One of our primary research interests is in how we enjoy
the illusion of unified experiences even when presented with
conflicting sensory information from different modalities. Given its
ubiquity and antiquity, music is a particularly interesting domain through which to explore such
questions. For example, we have discovered that expert percussionists use gestures to
control an audience's perceptual experience of their performances.
For more information on how this research applies to music performance and music education, please visit www.michaelschutz.net.
To see Michael Schutz demonstrating the illusion on television, visit the Press Room. To download sample videos to use in presentations/ demonstrations, click here. Please cite Schutz and Lipscomb (2007) as the source, and email us to let us know this was useful for educational purposes!
|To demonstrate this, we recorded a world-renowned marimbist performing
notes using both long (left video) and short (right video) physical gestures. We then crossed (swapped) the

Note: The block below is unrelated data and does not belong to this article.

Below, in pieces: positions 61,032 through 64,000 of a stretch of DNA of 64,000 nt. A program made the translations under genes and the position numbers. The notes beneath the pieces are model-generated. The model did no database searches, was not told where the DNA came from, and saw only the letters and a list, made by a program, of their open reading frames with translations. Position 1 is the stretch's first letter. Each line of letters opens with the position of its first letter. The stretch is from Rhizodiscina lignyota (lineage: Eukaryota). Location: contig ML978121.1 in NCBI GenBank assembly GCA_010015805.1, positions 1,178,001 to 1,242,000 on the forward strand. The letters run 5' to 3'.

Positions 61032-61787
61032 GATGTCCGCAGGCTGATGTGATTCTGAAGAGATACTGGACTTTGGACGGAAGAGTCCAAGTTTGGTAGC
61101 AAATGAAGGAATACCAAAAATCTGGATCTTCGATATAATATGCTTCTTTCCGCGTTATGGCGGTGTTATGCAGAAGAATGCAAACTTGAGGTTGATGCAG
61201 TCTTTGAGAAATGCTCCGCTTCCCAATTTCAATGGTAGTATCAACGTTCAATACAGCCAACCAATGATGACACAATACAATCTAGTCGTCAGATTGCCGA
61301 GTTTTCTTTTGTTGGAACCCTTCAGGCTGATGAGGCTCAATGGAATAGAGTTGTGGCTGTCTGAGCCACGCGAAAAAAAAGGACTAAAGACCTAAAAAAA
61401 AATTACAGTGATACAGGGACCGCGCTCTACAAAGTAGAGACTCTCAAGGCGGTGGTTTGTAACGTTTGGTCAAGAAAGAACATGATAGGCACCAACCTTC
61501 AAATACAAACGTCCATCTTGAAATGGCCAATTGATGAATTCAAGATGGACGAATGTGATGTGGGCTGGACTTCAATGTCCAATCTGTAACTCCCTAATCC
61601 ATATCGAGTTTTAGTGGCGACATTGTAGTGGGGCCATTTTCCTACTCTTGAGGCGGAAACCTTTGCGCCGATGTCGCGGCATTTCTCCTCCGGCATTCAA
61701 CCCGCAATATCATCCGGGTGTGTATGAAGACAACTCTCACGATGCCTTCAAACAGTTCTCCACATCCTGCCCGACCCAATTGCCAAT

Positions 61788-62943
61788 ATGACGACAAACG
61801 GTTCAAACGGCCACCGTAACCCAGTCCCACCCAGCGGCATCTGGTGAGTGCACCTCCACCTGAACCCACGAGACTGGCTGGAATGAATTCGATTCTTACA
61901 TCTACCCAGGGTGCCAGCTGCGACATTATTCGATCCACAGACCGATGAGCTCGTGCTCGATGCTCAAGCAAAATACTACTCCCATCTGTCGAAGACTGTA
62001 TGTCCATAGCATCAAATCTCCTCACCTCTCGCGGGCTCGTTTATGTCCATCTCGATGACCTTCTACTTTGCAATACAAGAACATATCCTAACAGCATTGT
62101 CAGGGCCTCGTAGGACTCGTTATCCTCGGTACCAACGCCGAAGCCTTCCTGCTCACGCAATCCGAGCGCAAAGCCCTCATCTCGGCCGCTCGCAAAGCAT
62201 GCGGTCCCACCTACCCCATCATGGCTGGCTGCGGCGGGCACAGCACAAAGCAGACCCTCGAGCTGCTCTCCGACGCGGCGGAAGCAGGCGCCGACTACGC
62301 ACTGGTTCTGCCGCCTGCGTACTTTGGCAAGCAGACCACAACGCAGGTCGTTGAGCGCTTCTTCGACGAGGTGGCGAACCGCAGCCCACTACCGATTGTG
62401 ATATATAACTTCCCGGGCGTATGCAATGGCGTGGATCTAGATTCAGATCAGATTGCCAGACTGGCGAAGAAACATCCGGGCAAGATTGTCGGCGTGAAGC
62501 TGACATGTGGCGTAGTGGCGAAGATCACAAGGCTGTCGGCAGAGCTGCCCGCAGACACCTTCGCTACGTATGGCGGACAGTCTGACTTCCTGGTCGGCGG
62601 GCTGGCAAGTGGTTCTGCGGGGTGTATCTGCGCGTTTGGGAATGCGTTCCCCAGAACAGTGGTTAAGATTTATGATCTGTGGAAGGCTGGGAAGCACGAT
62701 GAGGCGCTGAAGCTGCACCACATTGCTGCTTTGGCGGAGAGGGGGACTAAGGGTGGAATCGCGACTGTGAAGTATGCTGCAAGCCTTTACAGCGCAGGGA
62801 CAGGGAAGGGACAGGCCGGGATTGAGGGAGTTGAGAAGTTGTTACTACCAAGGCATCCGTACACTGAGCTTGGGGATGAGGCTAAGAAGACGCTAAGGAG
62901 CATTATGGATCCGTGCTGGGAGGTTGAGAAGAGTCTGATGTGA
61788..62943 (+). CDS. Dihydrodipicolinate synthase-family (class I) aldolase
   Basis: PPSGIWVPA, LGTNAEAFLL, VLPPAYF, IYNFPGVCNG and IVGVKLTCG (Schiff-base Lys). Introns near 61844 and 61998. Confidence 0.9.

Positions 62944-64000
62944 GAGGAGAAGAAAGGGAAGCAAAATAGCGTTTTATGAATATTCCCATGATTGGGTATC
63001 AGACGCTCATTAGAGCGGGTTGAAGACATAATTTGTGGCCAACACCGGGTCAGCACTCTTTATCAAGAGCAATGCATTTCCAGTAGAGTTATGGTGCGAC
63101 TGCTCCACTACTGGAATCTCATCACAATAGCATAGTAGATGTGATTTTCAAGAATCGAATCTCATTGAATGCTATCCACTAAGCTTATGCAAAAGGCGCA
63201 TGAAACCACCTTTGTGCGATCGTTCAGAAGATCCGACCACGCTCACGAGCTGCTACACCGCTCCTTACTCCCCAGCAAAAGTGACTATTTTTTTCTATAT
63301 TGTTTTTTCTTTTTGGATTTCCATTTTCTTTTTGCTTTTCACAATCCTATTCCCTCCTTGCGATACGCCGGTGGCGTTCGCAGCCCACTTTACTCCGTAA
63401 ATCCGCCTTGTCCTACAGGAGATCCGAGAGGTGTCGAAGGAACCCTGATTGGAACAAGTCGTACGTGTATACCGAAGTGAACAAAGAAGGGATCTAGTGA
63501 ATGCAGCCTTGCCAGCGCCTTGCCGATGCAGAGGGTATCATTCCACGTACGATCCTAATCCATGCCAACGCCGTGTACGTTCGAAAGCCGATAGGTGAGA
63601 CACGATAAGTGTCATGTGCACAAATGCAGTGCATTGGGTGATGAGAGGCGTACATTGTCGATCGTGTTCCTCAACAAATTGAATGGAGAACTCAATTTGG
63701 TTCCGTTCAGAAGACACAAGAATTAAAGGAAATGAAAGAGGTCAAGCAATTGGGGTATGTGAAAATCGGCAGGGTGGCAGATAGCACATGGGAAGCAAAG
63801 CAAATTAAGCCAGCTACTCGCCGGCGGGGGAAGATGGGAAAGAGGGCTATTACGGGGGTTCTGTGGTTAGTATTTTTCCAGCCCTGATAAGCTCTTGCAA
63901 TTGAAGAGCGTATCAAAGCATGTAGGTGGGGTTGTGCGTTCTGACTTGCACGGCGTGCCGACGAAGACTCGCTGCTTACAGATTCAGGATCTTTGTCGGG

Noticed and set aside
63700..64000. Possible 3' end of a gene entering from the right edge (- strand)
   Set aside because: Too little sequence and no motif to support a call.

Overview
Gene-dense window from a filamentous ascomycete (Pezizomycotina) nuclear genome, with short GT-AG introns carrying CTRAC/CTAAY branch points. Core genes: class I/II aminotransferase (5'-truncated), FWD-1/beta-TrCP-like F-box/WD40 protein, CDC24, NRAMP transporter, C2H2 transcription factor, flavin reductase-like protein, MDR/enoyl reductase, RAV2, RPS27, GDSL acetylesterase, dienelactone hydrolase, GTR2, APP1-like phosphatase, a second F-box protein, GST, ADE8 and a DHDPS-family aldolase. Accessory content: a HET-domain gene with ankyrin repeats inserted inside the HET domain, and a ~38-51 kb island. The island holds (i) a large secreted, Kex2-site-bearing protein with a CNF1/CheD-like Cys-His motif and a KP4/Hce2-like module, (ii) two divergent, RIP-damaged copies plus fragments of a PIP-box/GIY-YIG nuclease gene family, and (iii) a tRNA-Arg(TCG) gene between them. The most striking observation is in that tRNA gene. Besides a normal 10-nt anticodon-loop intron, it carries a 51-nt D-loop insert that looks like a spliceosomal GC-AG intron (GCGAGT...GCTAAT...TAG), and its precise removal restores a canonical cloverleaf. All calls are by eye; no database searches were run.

audio and visual components of these gestures, and asked participants
to judge the duration of the sound independent of the image. In a
separate condition, we also asked them to judge note duration when
presented with the audio alone. The results indicate
that although physical gesture length does not affect note acoustics, it does affect note perception. In other words, expert
musicians use this illusion to control an audience's musical experience
beyond that which is acoustically possible!
Duration ratings (y-axis) of
marimba notes presented as audio alone (left) and audio-visual stimuli
(right). Notes produced by long gestures (red) are not rated any
differently than notes produced by short gestures (blue) when presented
as audio-alone. However, they are rated differently when presented with
the accompanying gesture.